Dr. Sarah Flynn is the Director for Research and Community Outreach for Operation UNITE. Operation UNITE works to rid communities of illegal drug use through undercover narcotics investigations, coordinating treatment for substance abusers, providing support to families and friends of substance abusers, and educating the public about the dangers of using drugs. UNITE’s goal is to educate and activate individuals by developing and empowering community coalitions to no longer accept or tolerate the drug culture. “UNITE” is an acronym meaning Unlawful Narcotics Investigations, Treatment and Education. It reflects the three-pronged, comprehensive approach deemed necessary to combating substance abuse in Kentucky.
Great work is being done by the University of Kentucky’s Dr. Mark Dignan and his colleagues at the Appalachian Community Cancer Network. This article in the Lexington Herald-Leader highlights the groups collaboration with faith-based groups to increase their effectiveness with reaching rural communities. They were recently awarded a $6.5 million grant from the National Cancer Institute to bolster their efforts in the region. Dr. Dignan’s comments in the Herald-Leader echoes the sentiments of the KSRHA: “If the problem is in community, the solution is in the community.”
Wednesday, October 27th, 6:30 PM
Classroom Building, Room 234
The Kentucky Student Rural Health Association will be having a meeting on Wednesday, October 27th at 6:30 PM. Come learn about all the wonderful opportunities our organization has to offer over the coming year. Our diverse membership is made of concerned students who are interested in learning more about rural health disparities and looking for an avenue to make a meaningful difference. Everyone is welcome! Our members represent a wide range of programs, including undergraduates of all majors and graduate students from the Colleges of Public Health, Medicine, Dentistry, Pharmacy, Nursing, and Health Sciences.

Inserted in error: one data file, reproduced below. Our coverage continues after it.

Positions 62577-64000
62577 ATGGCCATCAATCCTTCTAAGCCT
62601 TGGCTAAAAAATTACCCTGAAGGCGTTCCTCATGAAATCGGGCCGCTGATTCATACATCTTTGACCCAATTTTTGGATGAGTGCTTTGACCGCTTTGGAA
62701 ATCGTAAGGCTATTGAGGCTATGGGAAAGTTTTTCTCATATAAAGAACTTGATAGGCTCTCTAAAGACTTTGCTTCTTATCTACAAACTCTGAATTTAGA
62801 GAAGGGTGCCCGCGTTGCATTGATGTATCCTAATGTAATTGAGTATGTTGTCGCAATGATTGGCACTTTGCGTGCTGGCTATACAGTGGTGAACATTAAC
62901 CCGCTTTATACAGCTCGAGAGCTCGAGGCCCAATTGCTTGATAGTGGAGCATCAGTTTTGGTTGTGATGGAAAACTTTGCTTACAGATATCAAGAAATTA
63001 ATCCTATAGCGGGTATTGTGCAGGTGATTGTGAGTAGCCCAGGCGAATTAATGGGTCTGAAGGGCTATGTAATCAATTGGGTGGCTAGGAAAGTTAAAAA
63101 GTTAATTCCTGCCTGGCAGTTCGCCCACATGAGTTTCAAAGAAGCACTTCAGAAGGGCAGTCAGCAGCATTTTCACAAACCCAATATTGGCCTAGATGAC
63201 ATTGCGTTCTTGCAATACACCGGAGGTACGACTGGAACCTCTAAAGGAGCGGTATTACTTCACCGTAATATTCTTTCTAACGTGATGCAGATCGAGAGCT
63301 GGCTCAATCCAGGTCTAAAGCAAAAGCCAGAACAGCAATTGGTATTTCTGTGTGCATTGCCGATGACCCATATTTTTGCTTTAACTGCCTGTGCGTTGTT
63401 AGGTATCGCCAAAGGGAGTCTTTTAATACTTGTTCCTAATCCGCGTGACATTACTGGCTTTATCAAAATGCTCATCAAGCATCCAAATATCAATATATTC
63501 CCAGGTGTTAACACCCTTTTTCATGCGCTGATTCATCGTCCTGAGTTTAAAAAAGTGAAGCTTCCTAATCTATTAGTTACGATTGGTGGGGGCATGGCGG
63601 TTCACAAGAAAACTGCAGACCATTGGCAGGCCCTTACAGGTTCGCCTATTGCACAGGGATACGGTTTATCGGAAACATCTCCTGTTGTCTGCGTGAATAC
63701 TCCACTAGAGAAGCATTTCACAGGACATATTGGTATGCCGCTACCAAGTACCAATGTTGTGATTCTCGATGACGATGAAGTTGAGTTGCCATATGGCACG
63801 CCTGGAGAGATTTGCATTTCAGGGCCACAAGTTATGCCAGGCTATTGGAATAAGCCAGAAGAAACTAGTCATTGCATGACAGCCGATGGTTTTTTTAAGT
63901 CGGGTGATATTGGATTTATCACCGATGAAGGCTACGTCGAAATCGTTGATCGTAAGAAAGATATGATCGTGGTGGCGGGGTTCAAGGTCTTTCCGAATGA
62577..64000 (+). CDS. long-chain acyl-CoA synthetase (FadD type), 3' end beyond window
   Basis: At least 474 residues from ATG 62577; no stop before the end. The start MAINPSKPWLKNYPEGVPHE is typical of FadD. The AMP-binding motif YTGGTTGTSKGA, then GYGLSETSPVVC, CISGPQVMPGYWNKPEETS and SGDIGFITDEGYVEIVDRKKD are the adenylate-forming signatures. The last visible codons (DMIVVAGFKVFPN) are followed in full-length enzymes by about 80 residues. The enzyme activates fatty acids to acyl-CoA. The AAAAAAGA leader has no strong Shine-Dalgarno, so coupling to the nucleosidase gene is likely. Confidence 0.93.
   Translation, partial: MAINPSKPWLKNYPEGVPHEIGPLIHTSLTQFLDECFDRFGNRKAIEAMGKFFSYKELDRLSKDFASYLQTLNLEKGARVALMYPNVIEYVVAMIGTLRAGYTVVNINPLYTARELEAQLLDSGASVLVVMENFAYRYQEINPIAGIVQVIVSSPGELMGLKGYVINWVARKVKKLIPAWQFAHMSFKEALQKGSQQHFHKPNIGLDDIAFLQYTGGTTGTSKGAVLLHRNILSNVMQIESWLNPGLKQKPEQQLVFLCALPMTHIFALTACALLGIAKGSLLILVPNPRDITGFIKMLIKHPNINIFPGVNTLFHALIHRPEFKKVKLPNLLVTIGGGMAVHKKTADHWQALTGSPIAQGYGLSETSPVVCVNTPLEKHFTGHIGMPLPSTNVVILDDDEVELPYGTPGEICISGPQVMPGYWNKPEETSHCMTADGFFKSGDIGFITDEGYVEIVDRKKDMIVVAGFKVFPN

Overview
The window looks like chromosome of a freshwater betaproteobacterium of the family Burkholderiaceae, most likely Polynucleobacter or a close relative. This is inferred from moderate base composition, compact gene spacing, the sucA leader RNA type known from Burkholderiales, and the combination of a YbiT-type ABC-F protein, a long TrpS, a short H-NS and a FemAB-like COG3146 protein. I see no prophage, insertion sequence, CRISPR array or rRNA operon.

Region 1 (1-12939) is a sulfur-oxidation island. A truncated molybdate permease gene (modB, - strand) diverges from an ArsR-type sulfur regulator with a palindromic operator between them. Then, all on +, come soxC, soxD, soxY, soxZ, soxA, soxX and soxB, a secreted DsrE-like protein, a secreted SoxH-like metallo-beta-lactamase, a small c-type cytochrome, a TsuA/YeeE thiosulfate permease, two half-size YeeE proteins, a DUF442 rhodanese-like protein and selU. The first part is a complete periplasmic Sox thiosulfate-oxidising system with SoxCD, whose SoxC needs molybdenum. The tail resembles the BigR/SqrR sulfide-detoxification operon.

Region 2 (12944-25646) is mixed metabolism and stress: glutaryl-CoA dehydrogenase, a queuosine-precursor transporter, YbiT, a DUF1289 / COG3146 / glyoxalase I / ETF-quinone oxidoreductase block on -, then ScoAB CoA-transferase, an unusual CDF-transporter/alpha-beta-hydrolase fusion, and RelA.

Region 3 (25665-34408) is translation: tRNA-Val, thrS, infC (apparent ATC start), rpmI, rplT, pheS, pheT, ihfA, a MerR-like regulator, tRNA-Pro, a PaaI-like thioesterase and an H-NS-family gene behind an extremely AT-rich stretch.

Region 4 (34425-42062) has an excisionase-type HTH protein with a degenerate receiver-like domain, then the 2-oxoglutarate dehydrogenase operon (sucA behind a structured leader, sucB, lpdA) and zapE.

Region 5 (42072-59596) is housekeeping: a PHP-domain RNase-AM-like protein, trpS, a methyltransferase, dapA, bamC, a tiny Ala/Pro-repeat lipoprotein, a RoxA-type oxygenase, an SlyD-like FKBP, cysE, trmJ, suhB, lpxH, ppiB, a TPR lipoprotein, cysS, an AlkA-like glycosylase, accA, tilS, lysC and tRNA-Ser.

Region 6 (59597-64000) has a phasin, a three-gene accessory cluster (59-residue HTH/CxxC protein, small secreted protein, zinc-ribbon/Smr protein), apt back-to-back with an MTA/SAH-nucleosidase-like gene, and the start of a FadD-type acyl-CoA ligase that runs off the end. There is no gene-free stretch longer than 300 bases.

Our mission is to bring about positive changes for the health of Kentucky through advocacy, education, and volunteering. We host workshops, seminars, and forums to spread awareness and deepen our understanding of pertinent issues. We will be having several exciting volunteer opportunities for our members who are interested. We will also have leadership openings over the year and provide a great forum to network among like-minded and passionate students from varying disciplines.
Come to the meeting and learn more!
If you can’t make the meeting, email Kevin Donohue (email@example.com) for more information!
The Kentucky Rural Health Association will be broadcasting the 2010 Fall Conference over the KY Telehealth Network on Thursday, October 28th. Attendance is free, but the KRHA is asking that all those interested in attending please register using the form below (as space is limited). For students in Lexington, the broadcast can be seen in Room K116 on the first floor of the Kentucky Clinic. The Conference will begin at 9 AM and conclude at 12:30 PM.
For those interested in attending, please mail in the registration form, or contact Kevin Donohue (firstname.lastname@example.org) for more information.
Hope to see some of you there!
I stumbled upon a great article by David Wahlberg of the Wisconsin State Journal that highlights the efforts of Kentucky Homeplace in Appalachia as part of a series on challenges in providing health care to rural communities. Definitely worth a read! The link to the full article, as well as the homepage for KY Homeplace, can be found below.
“HAZARD, Ky. — In Lena and Ralph Burnette’s modest but tidy home, Pollyanna Gilbert opened a catalog for a store called Dr. Comfort.
It was time for the Burnettes, who have diabetes, to order diabetic shoes.
Gilbert is a lay health worker with Kentucky Homeplace, a state-funded program that helps people in a region with the worst life expectancy in the country navigate the complicated health care system.
Organizers of Wisconsin’s rural free clinics are paying attention to the program, saying they could develop a similar navigator role if the new health care reform law reduces demand for free care.”